Tapping divergence as fuel, but knowing when discordant relationships are a good challenge to have, and when your differences are actually dealbreakers worth considering.
I’m dating an awesome guy who aligns with me on so many levels, but the trouble is that I’ve been out of the closet for 20 years, and he came out last year.
We’re around the same age, and we both love sci-fi and video games. We’re both successful and fulfilled at work, and we have both traveled extensively.
But while being openly gay is exciting and new for him, it’s been-there-done-that for me. He has a lot of questions, and at first I was eager to help him figure it all out, but lately I just want to talk about something else.
To make matters worse, I increasingly feel that he’s just late to the party and need him to catch up. How do I broach the subject?
Differences in taste can help both parties in a relationship grow, but differences over a few core issues are tougher to navigate. Discordant “outness” is one of them.
Your experience is typical of guys at different stages of coming out. It creates a power struggle. The person further along becomes frustrated, and the more closeted or recently out person feels inadequate.
Now the tough part. The chances of him “catching up” after 20 years are low. If it’s early enough in your relationship, consider this a possible deal breaker. If you’ve already fallen, it will take more patience than you’ve shown so far to make it work.
There’s no wrong time to come out. Begrudging him his journey is not only pointless but selfish. Your best hope is to constantly communicate where you are and actively listen to where he is. Channel your best self. Use truth and kindness as your guide.
My girlfriend and I have been together almost a year and are ready to take it to the next level. For me, that’s monogamy and marriage. For her, that’s emotional monogamy and an open sexual relationship.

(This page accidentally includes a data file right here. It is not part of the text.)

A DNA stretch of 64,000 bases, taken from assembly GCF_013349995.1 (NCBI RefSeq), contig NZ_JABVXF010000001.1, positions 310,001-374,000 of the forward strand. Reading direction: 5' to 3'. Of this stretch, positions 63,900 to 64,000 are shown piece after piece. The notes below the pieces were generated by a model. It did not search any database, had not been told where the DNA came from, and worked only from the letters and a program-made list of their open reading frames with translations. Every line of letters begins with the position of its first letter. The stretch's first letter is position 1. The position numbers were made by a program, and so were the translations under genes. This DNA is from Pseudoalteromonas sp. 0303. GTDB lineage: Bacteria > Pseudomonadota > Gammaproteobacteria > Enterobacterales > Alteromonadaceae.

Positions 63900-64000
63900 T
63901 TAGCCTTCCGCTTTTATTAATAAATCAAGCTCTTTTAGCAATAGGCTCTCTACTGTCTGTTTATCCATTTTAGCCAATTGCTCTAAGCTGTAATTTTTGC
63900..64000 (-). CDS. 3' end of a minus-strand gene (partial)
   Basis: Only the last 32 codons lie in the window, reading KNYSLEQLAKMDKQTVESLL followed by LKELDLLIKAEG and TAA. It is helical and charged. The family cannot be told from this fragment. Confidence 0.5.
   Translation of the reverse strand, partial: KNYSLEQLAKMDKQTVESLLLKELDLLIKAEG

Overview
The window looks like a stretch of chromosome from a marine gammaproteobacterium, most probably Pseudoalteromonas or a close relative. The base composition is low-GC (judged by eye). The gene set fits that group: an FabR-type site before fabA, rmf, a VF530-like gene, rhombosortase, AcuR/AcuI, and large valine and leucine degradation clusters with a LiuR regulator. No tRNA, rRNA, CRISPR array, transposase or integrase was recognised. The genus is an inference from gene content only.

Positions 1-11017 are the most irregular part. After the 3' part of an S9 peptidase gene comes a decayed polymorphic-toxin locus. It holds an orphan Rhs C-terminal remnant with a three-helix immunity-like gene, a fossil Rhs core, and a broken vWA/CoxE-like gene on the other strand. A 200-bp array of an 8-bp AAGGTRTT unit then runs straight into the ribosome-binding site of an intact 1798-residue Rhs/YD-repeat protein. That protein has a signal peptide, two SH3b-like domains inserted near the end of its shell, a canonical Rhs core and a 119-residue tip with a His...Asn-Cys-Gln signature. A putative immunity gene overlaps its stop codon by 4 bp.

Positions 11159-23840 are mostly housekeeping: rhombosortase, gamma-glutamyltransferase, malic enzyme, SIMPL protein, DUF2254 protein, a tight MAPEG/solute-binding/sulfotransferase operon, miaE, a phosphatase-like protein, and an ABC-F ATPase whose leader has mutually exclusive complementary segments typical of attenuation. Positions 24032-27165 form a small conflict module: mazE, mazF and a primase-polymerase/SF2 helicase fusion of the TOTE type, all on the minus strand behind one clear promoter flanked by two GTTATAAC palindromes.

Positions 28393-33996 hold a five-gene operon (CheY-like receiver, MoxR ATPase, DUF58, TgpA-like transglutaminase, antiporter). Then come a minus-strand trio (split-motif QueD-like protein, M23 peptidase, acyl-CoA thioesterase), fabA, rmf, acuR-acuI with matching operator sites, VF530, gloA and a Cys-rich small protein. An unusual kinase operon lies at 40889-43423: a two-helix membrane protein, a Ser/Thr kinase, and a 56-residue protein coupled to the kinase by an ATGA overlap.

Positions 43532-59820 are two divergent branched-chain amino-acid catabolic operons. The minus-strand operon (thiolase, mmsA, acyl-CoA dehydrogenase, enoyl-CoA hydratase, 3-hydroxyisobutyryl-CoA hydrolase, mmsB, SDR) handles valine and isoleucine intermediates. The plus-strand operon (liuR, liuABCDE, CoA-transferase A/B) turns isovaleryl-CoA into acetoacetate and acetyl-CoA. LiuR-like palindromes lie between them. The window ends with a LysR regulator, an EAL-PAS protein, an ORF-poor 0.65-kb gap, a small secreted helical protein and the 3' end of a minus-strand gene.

I’m not sure I can be happy her way, and she says that she can’t live up to mine. Should I compromise my deep-seated values for the woman I love?
It’s great that you both are honest about what you want, but it’s another example of a discordant relationship over a core issue.
Give someone at least 18 months before thinking about marriage.Then shack up to see how it would be. This allows time to unearth critical information – like how each of you defines “the next level.”
Your letter actually asks two questions: Should you change your original idea of monogamy for the woman you love? Maybe. Should you compromise your values? No.
I’m HIV-positive, and the guy I’m seeing is HIV-negative. I’m terrified of giving it to him. I’m obsessed. I can’t stop thinking about it. Should I just let him go?
You are in what is called a Sero-Discordant relationship. It comes with unique challenges, but it’s the one discordant relationship in today’s column that definitely doesn’t have to be a deal breaker. Play safe, talk openly, and by all means have mind-blowing sex together. Use your growing intimacy and trust to calm any fears.
The Q is for entertainment purposes and not professional counseling. Send your burning Qs to [email protected].
Illustration by Brad Gibson
This article originally appeared in Q magazine. Pick it up around town, and read the digital version below: